Friday, November 21, 2014

Review: La Jolla Playhouse's The Hunchback of Notre Dame

Michael Arden as Quasimodo

No matter what anyone says, you’d be a fool if you believed that the La Jolla Playhouse production of The Hunchback of Notre Dame wasn’t headed for Broadway. Produced by special arrangement with Disney Theatricals in association with Paper Mill Playhouse, with a powerhouse creative team that includes Alan Menken (music), Stephen Schwartz (lyrics), Peter Parnell (book) and Scott Schwartz (director); an incredibly talented cast of veteran Broadway actors; and a spectacular production design that transports the audience to 15th century Paris in all its massive glory, the deck is heavily weighted in its favor.

The lush music will give you chills (literally) with the sheer volume and resonance of its voices; a credit to the San Diego choral ensemble, Sacra/Profana who becomes part of the very walls of this Notre Dame. Their gorgeous waves of sound in “The Bells of Notre Dame” beckon you into the story and continue to lead you through to the tragic end. The power they add to the experience is thrilling.

Without a doubt, expectations are high for this latest marriage of modern day Disney storytelling and medieval Gothic Romance. Elements of both Victor Hugo’s epic novel and Disney’s animated film of The Hunchback of Notre Dame are part of this story that has found new life as a stage musical. But while the animated version played to the kiddies, this production is wrought from the passions of its four leading characters and those are not always G-rated.

Ciara Renée as Esmeralda (center) and the cast of
The Hunchback of Notre Dame. Photos by Kevin Berne

Archdeacon Frollo (Patrick Page) hides his lascivious desire for the gypsy Esmeralda (Ciara Renée) behind the pious robes of the church espousing sacred principles while pursuing her at every turn. The deformed bell-ringer Quasimodo (Michael Arden) loves her from afar for the kindness she has shown him in an otherwise cruel world, and Captain Phoebus (Andrew Samonsky) is ready to give up his gallivanting ways to save Esmeraldas life, even if the cost is his own. The villain, the innocent, the beauty, and the hero; in less studied hands these characters could easily remain two-dimensional like their cartoon counterparts but, in this rendering, a level of human frailty shows through that makes them much more complex.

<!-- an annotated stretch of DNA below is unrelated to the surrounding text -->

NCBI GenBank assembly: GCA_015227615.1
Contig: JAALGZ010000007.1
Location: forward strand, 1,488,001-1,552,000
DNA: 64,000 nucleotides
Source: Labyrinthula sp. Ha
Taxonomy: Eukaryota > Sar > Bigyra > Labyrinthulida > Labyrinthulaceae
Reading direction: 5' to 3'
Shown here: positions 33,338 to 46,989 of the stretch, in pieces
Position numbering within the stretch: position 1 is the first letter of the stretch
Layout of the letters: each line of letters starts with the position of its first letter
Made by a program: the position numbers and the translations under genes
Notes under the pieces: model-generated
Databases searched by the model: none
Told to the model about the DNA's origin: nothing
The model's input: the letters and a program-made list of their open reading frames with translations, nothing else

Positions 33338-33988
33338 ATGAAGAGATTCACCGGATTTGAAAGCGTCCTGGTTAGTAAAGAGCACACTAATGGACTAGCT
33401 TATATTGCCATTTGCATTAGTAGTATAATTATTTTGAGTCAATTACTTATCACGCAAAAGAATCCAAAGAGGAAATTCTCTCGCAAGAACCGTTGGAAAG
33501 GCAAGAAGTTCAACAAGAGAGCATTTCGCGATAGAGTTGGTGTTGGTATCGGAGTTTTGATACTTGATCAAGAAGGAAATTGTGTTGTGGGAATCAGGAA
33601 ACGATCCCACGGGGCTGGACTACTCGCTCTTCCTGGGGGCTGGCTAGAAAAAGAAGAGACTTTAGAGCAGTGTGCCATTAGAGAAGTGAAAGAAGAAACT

Patrick Page as Frollo

Page’s commanding voice and towering presence are tailor-made for Frollo’s singular brand of oppression yet he also gives us a man torn by love of family, duty to the church, and the shame of his own lustful appetite. Renée is gloriously fiery as the object of everyone’s attention. She sings like an angel and dances with Romany brilliance but this Disney heroine remains an outcast in a world that will never give her a chance to rise above her station. 

Arden’s arresting physical transformation into the hunchback Quasimodo is done in full view of the audience. The exposed moment is surprisingly emotional and his heartbreaking performance is richly nuanced to create both monster and man in one. Vocally, the role is a demanding one and Arden turns the soaring melodies into heartfelt longings that stir the soul. It is a performance of a lifetime.

Alexander Dodge’s recreation of Notre Dame’s lofty bell tower dominates the stage while Howell Binkley’s lighting design spills moonlight and shadows to dramatically enhance the storytelling. Dodge uses whimsical accents for his scenic design that can be moved on and off easily to represent the city below. Where Quasimodo’s world is all shadows and secrets, the Festival of Fools in the streets of Paris, and the Court of Miracles, are full of color and life.

There is a great deal about this Hunchback that feels right and audiences are responding by filling the house to capacity night after night. I like the darker tone of the story and the way the production design favors that vision. Still, I got the sense that not everything has landed in the right place yet. Exposition is delivered as third-person narration that shortcuts the back story and helps explain the major shifts in location but I grew tired of it after a while. I wanted to see the story rather than hear about it. And though the score is gorgeous, its movie musical songs sometimes feel out of character against the more dramatic sound of the choral passages. Maybe that contrast is meant to highlight the chasm between classes but there were times that its distinctive Disney sound still pulled me out of the action.

But no matter, this Hunchback is quite wonderful and will surely resonate with those in search of a moving story. Go, if you can still get tickets, especially if you love beautiful music and passionate performances.

Oct. 26 - Dec. 14, 2014
La Jolla Playhouse

Located on the UCSD Campus via the Revelle Entrance
2910 La Jolla Village Drive
La Jolla, CA 92037
Tickets: (858) 550-1010 or

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